Feature Story Saturday, January 11, 2014
Sometimes a Great Notion
Retired log boom worker takes issue with former MP Chuck Strahl over alleged conflict-of-interest
David Hersanko (R) holds a letter of complaint he presented to staff at Chilliwack-Fraser-Canyon MP Mark Strahl's office Thursday.
t's not often that we in Chilliwack hear about local news from eastern news services, or even from Vancouver outlets for that matter. But it does happen. The following story about former Chilliwack-Fraser-Canyon MP Chuck Strahl t-boned local media and we should be ashamed to call ourselves "media".
Strahl was recently exposed and criticized coast-to-coast when it was learned he was hired to lobby the three levels of government on behalf of Enbridge Inc. regarding their proposed pipeline plan while sitting as chair of the Security Intelligence Review Committee (SIRC) which oversees CSIS. The conflict has arisen because CSIS allegedly spies on anti-pipeline people.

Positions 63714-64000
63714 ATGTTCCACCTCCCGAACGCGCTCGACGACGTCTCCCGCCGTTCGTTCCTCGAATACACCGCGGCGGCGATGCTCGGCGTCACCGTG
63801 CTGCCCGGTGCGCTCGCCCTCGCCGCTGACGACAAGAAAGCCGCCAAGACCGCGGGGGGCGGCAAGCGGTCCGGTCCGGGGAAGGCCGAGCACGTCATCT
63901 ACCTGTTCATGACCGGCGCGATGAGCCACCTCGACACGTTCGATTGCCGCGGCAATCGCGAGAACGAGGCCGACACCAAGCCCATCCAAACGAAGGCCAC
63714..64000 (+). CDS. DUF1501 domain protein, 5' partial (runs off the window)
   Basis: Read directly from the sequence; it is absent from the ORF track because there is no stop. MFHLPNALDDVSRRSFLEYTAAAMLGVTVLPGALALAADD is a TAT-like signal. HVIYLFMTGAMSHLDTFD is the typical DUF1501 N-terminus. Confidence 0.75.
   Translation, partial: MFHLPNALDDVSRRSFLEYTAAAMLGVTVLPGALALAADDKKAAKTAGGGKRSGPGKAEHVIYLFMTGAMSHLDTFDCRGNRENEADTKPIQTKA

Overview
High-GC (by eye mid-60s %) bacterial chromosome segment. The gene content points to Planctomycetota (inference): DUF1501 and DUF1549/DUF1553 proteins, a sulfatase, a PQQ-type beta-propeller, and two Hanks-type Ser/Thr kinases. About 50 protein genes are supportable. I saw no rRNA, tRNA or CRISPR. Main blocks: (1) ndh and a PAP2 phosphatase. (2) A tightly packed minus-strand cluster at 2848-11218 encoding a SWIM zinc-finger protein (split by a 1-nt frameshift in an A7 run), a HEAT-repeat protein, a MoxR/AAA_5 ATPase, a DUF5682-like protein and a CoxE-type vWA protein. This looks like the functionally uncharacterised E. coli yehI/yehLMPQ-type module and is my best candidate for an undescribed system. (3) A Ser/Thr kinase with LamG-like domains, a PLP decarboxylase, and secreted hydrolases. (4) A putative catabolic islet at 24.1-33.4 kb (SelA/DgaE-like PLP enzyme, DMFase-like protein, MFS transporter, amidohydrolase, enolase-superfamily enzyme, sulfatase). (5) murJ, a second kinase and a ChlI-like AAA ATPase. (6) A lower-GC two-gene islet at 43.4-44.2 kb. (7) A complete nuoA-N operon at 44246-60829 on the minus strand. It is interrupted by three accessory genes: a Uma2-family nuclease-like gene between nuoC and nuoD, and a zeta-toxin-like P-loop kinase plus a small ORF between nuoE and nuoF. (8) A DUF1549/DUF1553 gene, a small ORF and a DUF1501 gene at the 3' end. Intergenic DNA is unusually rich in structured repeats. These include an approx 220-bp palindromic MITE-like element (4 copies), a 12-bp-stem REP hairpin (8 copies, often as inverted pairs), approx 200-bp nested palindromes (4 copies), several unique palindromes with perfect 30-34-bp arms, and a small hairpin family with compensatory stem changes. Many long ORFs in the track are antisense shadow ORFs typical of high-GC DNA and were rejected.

When citizens have concerns about what's happening in Ottawa from a local perspective, they can engage their riding Member of Parliament (MP).
But, in the whacked-out world of Chilliwack politics, disgruntled constituents upset about former MP Chuck Strahl, father of MP Mark Strahl, say their complaints are falling on deaf ears when they have no other choice but to complain about the father to the son.
When word of a rally at Strahl's constituency office in the 7300 block of Vedder Road surfaced in social media earlier this week, it looked like Murphy's War was going to be rewritten.
Up until then, David Hersanko, a tough-as-nails retired log boom worker who now lives in Agassiz, was alone with the desire to take his concerns to MP Mark Strahl.
As word of the protest began to generate digital steam, apprehension about who the organizer was gave way, and by noon on Thursday a handful of people were waving placards at Strahl's office.
Strahl, who was seen around earlier, did not make an appearance, and Hersanko ended up presenting office staff with a letter outlining his problems with Strahl Sr.